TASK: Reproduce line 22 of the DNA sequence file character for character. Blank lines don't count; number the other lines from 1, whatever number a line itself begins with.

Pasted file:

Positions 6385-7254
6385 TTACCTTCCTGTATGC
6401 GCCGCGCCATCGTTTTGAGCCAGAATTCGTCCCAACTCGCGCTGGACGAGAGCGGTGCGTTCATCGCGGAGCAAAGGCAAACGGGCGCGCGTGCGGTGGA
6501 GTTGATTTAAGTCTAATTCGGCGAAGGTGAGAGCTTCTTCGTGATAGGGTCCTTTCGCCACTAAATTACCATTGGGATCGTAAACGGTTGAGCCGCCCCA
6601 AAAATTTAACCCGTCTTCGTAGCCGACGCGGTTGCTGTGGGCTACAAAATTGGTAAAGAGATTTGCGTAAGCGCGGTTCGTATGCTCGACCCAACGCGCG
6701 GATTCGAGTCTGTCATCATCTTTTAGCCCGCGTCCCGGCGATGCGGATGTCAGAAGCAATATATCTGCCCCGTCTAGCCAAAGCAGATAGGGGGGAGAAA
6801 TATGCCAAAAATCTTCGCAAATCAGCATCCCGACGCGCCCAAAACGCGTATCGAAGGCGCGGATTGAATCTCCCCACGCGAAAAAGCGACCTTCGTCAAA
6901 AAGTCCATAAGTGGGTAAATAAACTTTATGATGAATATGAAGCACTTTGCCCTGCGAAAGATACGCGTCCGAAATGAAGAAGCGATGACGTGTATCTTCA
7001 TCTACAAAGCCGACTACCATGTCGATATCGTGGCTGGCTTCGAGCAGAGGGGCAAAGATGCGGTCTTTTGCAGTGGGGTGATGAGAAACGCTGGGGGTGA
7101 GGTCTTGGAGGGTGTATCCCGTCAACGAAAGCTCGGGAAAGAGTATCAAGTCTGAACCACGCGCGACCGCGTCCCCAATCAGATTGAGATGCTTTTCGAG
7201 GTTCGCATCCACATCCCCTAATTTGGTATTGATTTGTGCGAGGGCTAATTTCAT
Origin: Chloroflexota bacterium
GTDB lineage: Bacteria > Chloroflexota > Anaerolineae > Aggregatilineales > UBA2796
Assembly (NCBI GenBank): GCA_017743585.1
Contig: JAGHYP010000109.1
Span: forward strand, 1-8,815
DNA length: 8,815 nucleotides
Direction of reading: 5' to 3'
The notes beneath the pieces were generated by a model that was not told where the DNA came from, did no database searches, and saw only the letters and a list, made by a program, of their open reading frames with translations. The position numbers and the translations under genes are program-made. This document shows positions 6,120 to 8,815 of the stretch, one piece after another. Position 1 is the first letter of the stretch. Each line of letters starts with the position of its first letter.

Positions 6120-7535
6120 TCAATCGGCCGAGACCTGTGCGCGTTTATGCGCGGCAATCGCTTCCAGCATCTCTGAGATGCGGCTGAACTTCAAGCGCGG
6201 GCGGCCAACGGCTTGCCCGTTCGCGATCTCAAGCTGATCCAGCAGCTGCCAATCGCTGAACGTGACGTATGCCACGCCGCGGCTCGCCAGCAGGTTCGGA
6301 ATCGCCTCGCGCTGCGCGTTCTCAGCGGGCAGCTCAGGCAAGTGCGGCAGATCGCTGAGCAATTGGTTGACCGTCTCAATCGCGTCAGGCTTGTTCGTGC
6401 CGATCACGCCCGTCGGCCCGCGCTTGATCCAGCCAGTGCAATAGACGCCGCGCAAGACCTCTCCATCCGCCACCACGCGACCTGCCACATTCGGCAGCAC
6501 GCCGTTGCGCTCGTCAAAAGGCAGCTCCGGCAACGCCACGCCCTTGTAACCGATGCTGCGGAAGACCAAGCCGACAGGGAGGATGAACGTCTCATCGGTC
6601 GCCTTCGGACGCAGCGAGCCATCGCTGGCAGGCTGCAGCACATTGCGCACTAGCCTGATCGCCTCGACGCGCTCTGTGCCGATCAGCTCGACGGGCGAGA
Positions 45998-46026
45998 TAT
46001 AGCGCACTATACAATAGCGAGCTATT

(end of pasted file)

6201 GCGGCCAACGGCTTGCCCGTTCGCGATCTCAAGCTGATCCAGCAGCTGCCAATCGCTGAACGTGACGTATGCCACGCCGCGGCTCGCCAGCAGGTTCGGA